Mid Hudson News reports that Metro-North is still no longer considering extending service to northern Dutchess County. I'm not sure who was asking, but there you have it.
Many years ago, there was a proposal to extend service past Poughkeepsie, with stops in Hyde Park, Staatsburg, Rhinecliff and Tivoli. There was significant NIMBY opposition, and I was all ready to cuss out those transit haters, but the more I looked at it, the more their objections made sense.
It was the same problem I had with the Northern Branch plan, but even more so, because the planners expected almost every rider to drive and park. None of those stations have anything resembling the walkable suburban downtowns of Englewood and Tenafly.
To generate enough walk-up demand for the service, you'd essentially need to rezone the area to create a whole new Tarrytown, Irvington, Dobbs Ferry and Hastings. Which might be nice, but do we really need that development eighty miles from Manhattan?
We need to look at what our goals are, and how a Metro-North extension might serve them. If people are driving too much in Dutchess County, replacing a small number of large lots with new walkable suburbs will not make the existing residents drive less.
There are small things we could do. Extend some trains to Marist and Hyde Park, and maybe the CIA, to capture some of the student and tourist travel. But that's a relatively small segment of the market; would it be worth running ten-car trains?
The largest existing town without train service in Dutchess County is Fishkill. Emily from IRidetheHarlemLine.com thought it was funny that someone would want to ask Metro-North President Howard Permut about restoring passenger service on the Beacon/Maybrook Line that the railroad owns, but it's not such a strange question. Of all the potential Dutchess County service expansions it's the one that would have the greatest ridership. It runs through the most densely populated parts of Beacon and Fishkill.
At this point it might not be worthwhile running trains all the way to Derby, Danbury or even Brewster, but a local group has proposed a shuttle from the Beacon Station to Matteawan and Fishkill. You could also run a shuttle from Croton, timed to connect with the incoming local from Grand Central.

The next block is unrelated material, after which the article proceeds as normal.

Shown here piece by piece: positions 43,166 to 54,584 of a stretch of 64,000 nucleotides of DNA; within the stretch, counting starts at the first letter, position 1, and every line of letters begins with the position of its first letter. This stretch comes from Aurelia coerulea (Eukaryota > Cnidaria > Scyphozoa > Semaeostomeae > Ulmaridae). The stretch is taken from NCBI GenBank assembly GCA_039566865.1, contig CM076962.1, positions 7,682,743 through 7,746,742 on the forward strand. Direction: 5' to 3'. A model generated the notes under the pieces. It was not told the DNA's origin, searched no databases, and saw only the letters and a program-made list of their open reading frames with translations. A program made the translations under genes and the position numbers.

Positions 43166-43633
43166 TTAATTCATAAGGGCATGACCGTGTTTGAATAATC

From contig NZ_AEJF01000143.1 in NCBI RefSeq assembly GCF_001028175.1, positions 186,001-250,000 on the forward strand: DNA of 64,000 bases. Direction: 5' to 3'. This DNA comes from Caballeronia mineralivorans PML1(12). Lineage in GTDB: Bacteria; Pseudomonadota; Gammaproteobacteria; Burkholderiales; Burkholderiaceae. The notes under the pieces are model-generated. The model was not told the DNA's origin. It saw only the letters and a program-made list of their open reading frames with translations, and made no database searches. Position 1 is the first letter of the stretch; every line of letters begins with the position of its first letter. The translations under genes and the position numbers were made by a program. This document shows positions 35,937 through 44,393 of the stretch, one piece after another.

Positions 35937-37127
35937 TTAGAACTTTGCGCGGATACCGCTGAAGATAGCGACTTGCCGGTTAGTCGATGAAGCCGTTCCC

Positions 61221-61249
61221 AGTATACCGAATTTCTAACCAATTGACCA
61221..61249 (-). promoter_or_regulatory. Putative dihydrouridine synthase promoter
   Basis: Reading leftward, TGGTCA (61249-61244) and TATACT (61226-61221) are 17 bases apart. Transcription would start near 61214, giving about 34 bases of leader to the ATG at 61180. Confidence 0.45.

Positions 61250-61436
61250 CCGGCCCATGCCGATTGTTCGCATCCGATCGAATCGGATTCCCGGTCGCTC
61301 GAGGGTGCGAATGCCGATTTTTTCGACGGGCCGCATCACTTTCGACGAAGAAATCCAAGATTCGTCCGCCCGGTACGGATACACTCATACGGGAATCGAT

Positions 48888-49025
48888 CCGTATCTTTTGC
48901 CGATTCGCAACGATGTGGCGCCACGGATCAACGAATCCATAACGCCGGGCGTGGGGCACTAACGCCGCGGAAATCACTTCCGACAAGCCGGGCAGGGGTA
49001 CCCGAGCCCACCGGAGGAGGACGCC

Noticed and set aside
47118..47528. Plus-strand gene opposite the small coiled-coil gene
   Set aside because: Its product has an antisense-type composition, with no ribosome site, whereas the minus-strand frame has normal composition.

The State is planning to upgrade the Hudson Line to improve Amtrak service. Dutchess County could use more intercity service, and restoring service to Pittsfield through Amenia, Millerton and Chatham, perhaps run by Amtrak, would capture a significant portion of the weekend crowd that currently drives up the Taconic Parkway.
Emily actually asked Permut about service north of the current terminus in Wassaic, and he mentioned that he was involved in planning the current service. "If I remember correctly, the rail trail was already in existence to Millerton, so we would have had a huge obstacle," Permut said. "How do you de-map a rail trail? There would have been significant opposition." More proof that rail-trails are not good for transit.
Of course, my question for Permut, which Emily did not ask, was "If you could tear down one highway in the region, which one do you think would increase Metro-North ridership the most?" Dutchess County actually doesn't have many highways. There's one interstate (84), plus the Taconic Parkway. There are some relatively short limited-access sections of Routes 9, 44 and 55.
I would probably first get rid of the "Arterials" in Poughkeepsie, a horrible plan where two neighborhood avenues were turned into three-lane segments of a one-way pair, simultaneously killing both the pedestrian environment and commerce on Main Street. I'm baffled that the arrangement has lasted as long as it has, and I can only surmise that that's because no New Urbanist has ever visited Poughkeepsie. Restoring the Arterials to neighborhood streets, and restoring Main Street to east-west traffic, would make a lot more people want to live within walking distance of the train station. Green tracks trolleys on the former "Arterial" streets would bring more people to the train without driving.
All that said, if we really want to reduce driving in the metropolitan area, it's probably better to focus on other areas than Dutchess County. According to reports compiled by the EPA, Dutchess only accounts for two percent of the region's vehicle-miles traveled. Meanwhile, Nassau accounts for 8% of VMT, and Suffolk 13%. If only they had train service...